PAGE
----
please read DEATH TRIGGERS REVIEW OF CHILD-WELFARE CASE
Death triggers review of child-welfare case
Girl's file noted signs of abuse
By Rick Callahan
INDIANAPOLIS -- Child welfare officials turned over a large case file yesterday to prosecutors investigating why a 3-year-old girl allegedly beaten to death by her mother and the mother's boyfriend was returned to them despite evidence of earlier abuse.
Marion County Prosecutor Carl Brizzi said he will scour that file to determine why TaJanay Bailey, who died Tuesday, was taken from foster care in October and returned to her mother, Charity Bailey, and her live-in boyfriend, Lawrence Green.
Bailey and Green, both 20, were charged Wednesday with murder, neglect and other charges in TaJanay's death. They are being held without bond at the Marion County Jail.
Brizzi said his main question in reviewing the lengthy case file that child welfare workers had compiled on TaJanay is why the Department of Child Services never notified police that a caseworker found that the girl was physically abused last year in her mother's care.
That determination was made in May 2006 after a physician at an Indianapolis hospital reported suspected abuse, noting extensive bruising on TaJanay.
"Having a baby in a safe environment and then returned to parents who were already deemed to be abusive, that's the part where the system obviously at some point was not working," Brizzi said. "There's nothing we can do to bring this little girl back, but hopefully by finding out the answers to these questions we can prevent it from happening again."
Among other things, he said his probe into TaJanay's death will seek to answer who ordered her removal from foster care and whether the caseworker or a supervisor objected.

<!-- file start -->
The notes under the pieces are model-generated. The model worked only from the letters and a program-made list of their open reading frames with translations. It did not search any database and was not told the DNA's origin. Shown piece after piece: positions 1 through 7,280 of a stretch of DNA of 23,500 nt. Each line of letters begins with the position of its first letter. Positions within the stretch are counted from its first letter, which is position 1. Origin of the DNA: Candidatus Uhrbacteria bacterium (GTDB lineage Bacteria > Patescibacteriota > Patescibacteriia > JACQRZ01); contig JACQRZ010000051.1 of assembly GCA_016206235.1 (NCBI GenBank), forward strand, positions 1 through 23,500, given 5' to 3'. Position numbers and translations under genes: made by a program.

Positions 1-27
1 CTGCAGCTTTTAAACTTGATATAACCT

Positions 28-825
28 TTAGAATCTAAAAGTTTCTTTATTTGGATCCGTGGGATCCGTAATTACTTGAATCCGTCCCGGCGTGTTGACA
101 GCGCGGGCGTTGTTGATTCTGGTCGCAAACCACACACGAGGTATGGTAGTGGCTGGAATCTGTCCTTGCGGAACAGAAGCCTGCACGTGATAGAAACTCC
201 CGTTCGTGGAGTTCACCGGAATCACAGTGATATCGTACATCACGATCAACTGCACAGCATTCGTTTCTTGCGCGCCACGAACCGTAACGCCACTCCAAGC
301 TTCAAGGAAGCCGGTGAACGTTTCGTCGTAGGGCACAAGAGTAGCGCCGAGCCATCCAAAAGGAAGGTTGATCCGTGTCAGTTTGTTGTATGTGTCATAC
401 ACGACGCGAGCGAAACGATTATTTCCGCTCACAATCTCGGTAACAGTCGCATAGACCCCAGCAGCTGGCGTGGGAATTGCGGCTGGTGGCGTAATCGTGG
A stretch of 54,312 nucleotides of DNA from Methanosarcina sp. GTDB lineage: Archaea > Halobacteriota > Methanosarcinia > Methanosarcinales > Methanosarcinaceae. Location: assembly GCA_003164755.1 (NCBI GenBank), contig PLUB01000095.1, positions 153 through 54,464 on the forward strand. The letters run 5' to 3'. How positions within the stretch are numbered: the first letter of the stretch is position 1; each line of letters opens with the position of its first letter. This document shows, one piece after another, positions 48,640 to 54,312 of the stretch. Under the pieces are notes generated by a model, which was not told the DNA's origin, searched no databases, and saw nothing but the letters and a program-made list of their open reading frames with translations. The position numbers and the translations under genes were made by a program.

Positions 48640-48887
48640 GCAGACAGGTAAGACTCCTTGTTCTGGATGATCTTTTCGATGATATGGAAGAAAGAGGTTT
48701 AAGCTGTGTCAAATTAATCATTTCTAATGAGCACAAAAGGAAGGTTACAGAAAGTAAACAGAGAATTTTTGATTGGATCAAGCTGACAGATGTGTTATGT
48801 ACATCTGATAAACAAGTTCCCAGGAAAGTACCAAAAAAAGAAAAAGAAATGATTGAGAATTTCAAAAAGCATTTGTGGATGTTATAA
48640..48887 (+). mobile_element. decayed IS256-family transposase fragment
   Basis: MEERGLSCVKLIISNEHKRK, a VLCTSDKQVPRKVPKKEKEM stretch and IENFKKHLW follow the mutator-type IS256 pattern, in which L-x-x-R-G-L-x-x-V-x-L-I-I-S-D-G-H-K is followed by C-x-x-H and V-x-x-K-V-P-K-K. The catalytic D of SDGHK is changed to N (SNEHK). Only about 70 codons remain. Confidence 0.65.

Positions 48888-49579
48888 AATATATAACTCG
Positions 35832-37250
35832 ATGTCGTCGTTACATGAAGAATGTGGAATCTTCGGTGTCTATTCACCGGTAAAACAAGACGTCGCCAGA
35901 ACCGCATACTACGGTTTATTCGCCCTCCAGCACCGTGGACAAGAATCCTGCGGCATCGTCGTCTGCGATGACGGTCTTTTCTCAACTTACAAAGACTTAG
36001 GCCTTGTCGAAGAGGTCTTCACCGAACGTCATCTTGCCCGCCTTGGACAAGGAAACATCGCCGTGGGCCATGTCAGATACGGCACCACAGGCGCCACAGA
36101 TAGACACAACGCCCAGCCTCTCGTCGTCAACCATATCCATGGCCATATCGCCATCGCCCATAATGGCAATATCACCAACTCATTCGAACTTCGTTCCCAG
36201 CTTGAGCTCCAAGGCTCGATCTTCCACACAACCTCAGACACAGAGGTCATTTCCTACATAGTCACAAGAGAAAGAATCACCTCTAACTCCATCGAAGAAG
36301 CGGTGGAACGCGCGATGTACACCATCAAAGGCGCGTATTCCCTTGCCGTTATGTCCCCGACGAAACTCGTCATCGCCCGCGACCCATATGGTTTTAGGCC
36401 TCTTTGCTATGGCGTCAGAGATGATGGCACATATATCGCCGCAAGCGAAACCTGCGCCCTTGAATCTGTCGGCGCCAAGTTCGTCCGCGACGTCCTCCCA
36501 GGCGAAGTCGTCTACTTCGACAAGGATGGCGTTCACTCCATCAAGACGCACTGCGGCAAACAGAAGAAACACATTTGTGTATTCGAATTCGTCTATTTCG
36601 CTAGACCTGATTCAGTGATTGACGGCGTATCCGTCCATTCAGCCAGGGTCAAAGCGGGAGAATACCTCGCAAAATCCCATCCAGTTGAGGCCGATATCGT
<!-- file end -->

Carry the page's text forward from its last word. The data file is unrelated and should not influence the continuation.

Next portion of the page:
Susan Tielking, a Department of Child Services spokeswoman, said she could not comment on the Bailey case. She said a department team is reviewing the case and would forward its findings to Brizzi's office.
"We are thoroughly investigating everything and looking through every file and piece of paper we have," Tielking said.
Brizzi plans to seek life sentences without parole for both Bailey and Green, who are scheduled to appear in court today for an initial hearing on the charges.
He said there is evidence the pair "systemically tortured" TaJanay last week after she soiled herself, beating her repeatedly. Green is also accused of hanging the girl on a hook by her T-shirt, injuring her.
A probable-cause affidavit filed Wednesday said Bailey told officers after they were called to the couple's filth-ridden apartment early Tuesday that Green had beaten TaJanay.
"Yesterday he beat her real bad like today but she didn't die," Bailey is quoted in the affidavit as telling an officer.
Green told officers that shortly before TaJanay's death, Bailey struck her daughter in the face, sending her head backward into a wall and causing her to become unconscious, according to the document·
An autopsy found TaJanay died of blunt force trauma to her head, neck and abdomen.
TaJanay's former foster mother, Janice Springfield, said she repeatedly warned a child welfare case worker about evidence of physical abuse involving TaJanay at the hands of Bailey and Green.
Springfield said she had TaJanay and her 6-month-old brother, Lawrence Green Jr., removed from her home early last month and moved to another foster home because she was told the siblings would soon be returned to Bailey and Green's care. She said she didn't want to play a role in the children going directly from her home to Bailey and Green's household.
Springfield said she hopes the pair are convicted and sentenced to life in prison.
"And as for the system, I want them to look at all the evidence and all the facts in this case and I want them to do something, starting with saying, 'We made an error in judgment,' " she said.
Springfield said TaJanay was a sweet child who loved french fries, watching her favorite cartoon, "Dora the Explorer," and singing along with the Campbell Soup Co.'s "Possibilities" commercial.
"Whenever it came on she would just stop what she was doing and stand there and sing it. You know, just small little things made her happy," she said.
TaJanay, who had spent much of her life in foster care, died the same day the Annie E. Casey Foundation -- a Baltimore-based child-advocacy group -- honored Indiana for its efforts to reform its child welfare system.
Legislation passed by the General Assembly has resulted in the Department of Child Services hiring more than 400 new caseworkers since mid-2005 and reducing caseloads, once as high as 60 for some workers, to what is expected to be no more than 17 by the middle of next year. Close